That's not even mentioning the fact that Facebook Pages are indexed by Google and can be a great way to capture yet another first page search result for your small business. In a time where online reputation management is key, the value in that extra search listing alone makes it worth the effort for most companies.

Ok, You've Sold Me...But What's a Facebook Page?

Facebook doesn't let businesses set up personal profiles. If you register for Facebook, it has to be YOU registering. A single human being who might like to share their life and connect with others. Businesses? They get relegated down the hall to the world of "pages". Now this might be confusing to you if you're used to referring to your personal profile as your "Facebook page." See Facebook, in their infinite quest to make the heads of usability experts explode, decided to name the presence a company/web site/organization builds on Facebook a "page." Clear as mud, eh?

That's not a bad thing mind you.

Facebook's Page option allows you to create a presence for your business, web site, product or whatever and then promote it to the community. Facebook pages let you gather "fans" rather than "friends" and gives you the ability to send them updates, engage them in discussions and perhaps handiest of all, examine user analytics and data just like you can for your web site.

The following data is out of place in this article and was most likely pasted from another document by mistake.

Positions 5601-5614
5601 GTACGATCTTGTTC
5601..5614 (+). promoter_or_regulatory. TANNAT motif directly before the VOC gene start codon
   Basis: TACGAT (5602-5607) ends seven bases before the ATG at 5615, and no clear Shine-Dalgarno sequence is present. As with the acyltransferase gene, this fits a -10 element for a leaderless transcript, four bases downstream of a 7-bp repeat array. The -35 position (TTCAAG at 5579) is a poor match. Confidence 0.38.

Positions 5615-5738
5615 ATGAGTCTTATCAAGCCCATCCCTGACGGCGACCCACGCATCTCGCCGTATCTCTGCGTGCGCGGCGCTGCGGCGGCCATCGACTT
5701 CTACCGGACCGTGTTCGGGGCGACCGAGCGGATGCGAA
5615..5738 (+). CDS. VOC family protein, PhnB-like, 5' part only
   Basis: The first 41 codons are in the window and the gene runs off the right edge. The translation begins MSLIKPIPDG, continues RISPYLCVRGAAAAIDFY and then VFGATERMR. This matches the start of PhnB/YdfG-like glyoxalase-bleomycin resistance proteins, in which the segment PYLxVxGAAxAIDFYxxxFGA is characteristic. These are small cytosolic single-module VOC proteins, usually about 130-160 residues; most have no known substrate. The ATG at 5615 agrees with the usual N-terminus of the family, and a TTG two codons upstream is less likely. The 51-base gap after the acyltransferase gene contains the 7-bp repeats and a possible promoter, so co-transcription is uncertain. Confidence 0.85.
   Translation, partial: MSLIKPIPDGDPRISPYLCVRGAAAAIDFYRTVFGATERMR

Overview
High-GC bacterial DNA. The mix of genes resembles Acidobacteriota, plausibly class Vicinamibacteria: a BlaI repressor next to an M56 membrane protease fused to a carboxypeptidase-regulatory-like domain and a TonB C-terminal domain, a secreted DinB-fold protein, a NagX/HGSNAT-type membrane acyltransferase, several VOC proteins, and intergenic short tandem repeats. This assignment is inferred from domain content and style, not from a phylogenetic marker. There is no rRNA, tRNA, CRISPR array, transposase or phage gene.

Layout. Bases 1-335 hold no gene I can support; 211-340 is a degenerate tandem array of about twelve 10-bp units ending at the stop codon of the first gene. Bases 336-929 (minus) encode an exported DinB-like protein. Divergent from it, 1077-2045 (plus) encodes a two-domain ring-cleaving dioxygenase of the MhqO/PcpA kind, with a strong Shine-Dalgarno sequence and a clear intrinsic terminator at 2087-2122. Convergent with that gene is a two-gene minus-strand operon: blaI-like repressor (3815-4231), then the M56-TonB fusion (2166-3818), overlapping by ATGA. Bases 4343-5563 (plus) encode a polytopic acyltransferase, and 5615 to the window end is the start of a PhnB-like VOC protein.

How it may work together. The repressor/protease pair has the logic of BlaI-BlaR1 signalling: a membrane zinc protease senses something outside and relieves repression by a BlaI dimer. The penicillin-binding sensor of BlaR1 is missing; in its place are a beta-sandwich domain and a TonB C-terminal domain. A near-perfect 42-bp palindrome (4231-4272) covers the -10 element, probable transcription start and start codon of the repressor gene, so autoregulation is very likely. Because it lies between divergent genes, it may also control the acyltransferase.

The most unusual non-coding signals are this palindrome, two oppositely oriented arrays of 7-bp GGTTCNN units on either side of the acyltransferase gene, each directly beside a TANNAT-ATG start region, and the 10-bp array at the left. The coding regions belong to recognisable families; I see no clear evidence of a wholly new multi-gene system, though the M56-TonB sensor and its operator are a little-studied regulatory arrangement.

Since Facebook has an API they've released to developers, the potentials for a fan page are virtually endless. Companies on a tight budget will be limited by what applications have already been developed by the community, but even then, there's functionality aplenty just waiting for you to tap into it. For now, let's focus on getting you set up with a presence.

Yoo Hoo! Facebook Page Creation Link...Where are You?

You'd think if Facebook wanted companies to flock to the network creating Facebook pages, they'd make it easy for them to do so. You'd be wrong. What they actually do is hide the Create a page link in a variety of different places on the chance you might eventually stumble across one. Of course even if you do, that's not to say you'll ever remember where you found it. (Not to mention the fact that someone else will likely find it a totally different way...and the different ways you enter determine the path you take to set up the's all very Alice in Wonderland of them.)

Ironically, it's easiest to find the create a Facebook page link if you aren't even logged in to the site. Hit the home page without being logged in and it sits there plain as day on the front page.


If you're already an active Facebook member and your cookies dump you right into the system, it's a bit more difficult.

Two surefire ways to find the link?

1. Sign in to Facebook, scroll to the very bottom of the page and look for the link that says "Advertising."